Object Oriented Programming

What is Object Oriented Programming ?

Object Oriented Programming in Java is a back bone of any development. Understanding of OOP concepts will open a door for you to understand the code written by other developers and contribute.

OOP in Java has four key concepts.

Abstraction, EncapsulationInheritance, and Polymorphism.

 Abstraction

It means using simple things to represent complexity. We all know how to turn the TV on, but we don’t need to know how it works internally. So, we can say that all the complexities are abstracted out into a single remote-control button.

In Java, abstraction means classes. Inside class we have variables and methods. We create an instance of that class, often referred as an object and object behaves like a remote-control.

Example:

public class Employee {

      private String name;

       private int age;

       private double salary;

       private String nic;

       //Constructor with all fields

       public Employee(String name, int age, double salary, String nic) {

             this.name = name;

             this.age = age;

             this.salary = salary;

             this.nic = nic;

       }

    // Getters and setters

    public String getName() {

             return name;

       }

       public void setName(String name) {

             this.name = name;

       }

       public int getAge() {

             return age;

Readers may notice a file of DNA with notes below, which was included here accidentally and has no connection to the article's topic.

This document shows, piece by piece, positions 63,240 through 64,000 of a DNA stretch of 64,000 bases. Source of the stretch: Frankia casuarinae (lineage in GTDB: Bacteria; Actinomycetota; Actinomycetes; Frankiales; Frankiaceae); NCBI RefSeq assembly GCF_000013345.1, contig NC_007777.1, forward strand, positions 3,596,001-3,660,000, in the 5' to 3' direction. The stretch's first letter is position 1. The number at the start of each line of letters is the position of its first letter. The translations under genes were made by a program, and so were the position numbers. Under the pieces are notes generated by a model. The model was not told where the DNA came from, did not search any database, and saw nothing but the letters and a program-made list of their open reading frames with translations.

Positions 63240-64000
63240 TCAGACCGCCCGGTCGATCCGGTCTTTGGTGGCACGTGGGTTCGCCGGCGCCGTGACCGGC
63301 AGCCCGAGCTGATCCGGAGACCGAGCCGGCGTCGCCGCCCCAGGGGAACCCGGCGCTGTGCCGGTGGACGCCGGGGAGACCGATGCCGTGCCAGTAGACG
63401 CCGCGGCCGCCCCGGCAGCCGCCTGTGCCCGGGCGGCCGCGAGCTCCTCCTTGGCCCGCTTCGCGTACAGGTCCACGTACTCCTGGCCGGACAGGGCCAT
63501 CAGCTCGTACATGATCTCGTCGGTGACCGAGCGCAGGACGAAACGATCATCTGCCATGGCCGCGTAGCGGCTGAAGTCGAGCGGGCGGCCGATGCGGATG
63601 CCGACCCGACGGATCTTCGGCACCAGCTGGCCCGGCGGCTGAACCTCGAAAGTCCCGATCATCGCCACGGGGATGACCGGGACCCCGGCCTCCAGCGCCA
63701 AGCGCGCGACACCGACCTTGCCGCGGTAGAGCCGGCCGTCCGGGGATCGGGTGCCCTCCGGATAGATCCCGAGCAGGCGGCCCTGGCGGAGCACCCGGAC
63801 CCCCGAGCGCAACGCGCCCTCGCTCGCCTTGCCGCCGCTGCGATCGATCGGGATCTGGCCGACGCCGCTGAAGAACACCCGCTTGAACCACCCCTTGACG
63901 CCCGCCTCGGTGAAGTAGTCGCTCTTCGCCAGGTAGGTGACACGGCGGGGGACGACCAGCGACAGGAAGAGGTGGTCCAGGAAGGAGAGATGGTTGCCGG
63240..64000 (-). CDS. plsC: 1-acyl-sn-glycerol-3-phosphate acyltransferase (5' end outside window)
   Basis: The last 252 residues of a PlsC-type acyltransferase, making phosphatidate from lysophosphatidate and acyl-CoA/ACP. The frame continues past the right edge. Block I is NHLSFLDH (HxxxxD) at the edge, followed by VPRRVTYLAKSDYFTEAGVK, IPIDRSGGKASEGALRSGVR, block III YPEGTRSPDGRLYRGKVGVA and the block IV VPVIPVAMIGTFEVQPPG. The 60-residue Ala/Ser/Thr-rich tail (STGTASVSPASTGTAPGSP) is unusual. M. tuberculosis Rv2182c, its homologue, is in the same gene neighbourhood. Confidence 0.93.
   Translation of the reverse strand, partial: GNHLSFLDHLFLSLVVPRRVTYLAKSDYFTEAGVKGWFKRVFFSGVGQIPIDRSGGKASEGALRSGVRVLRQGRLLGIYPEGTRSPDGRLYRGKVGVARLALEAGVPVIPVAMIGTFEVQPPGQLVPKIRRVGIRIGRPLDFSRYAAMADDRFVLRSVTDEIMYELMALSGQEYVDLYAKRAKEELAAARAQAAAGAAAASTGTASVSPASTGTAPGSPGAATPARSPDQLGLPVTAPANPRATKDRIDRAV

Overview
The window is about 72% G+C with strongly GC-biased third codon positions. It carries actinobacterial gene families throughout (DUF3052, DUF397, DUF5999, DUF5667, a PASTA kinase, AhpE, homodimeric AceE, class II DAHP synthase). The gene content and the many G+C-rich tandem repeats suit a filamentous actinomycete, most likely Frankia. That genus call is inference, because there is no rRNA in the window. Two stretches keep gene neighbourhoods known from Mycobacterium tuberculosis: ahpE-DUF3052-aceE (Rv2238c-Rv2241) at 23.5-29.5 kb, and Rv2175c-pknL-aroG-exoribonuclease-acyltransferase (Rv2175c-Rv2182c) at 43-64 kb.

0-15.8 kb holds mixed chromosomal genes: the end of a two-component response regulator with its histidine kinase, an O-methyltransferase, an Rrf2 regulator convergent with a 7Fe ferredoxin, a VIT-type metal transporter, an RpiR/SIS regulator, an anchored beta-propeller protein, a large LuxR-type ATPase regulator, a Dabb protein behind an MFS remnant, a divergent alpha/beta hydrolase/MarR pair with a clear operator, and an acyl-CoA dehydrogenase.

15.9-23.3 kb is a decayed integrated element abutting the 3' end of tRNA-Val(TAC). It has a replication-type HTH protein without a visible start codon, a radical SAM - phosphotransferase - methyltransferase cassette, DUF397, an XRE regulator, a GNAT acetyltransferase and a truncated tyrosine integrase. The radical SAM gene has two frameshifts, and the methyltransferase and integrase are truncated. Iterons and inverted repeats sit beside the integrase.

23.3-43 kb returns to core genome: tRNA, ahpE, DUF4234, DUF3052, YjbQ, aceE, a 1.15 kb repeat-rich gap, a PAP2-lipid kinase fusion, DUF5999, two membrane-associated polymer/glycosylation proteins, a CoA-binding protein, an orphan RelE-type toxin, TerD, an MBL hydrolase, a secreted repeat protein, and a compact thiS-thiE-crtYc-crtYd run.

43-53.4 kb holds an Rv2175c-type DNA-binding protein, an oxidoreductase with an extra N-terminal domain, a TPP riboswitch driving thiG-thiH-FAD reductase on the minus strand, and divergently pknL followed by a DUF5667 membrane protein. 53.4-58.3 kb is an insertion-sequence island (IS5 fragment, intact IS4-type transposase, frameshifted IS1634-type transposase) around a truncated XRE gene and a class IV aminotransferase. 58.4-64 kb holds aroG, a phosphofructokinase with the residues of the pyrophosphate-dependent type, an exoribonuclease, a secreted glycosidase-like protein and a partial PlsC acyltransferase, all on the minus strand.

}

       public void setAge(int age) {

             this.age = age;

       }

       public double getSalary() {

             return salary;

       }

       public void setSalary(double salary) {

             this.salary = salary;

       }

       public String getNic() {

             return nic;

       }

       public void setNic(String nic) {

             this.nic = nic;

       }

       // Method for calculating a bonous

       public double calculateBonous(int age, double salary){

             double bonous = (age*0.05) * (0.10 * salary);

             return bonous;

}

}


// Create a Test class

public class Test {

      public static void main(String[] args){

             //Create an instance of Employee

             Employee e1 = new Employee("John", 35, 10000.00, "ABC12345689");

             // Call a method (calculateBonous)

             e1.calculateBonous(e1.getAge(), e1.getSalary());

       }

}

Explanation:

We created a Class (blue print) of an Employee and gave a basic variables (attribute) to the employee, constructor method for creating an instance of Employee, getters and setters for all variables and a method (calculateBonous) which will be calculating bonus.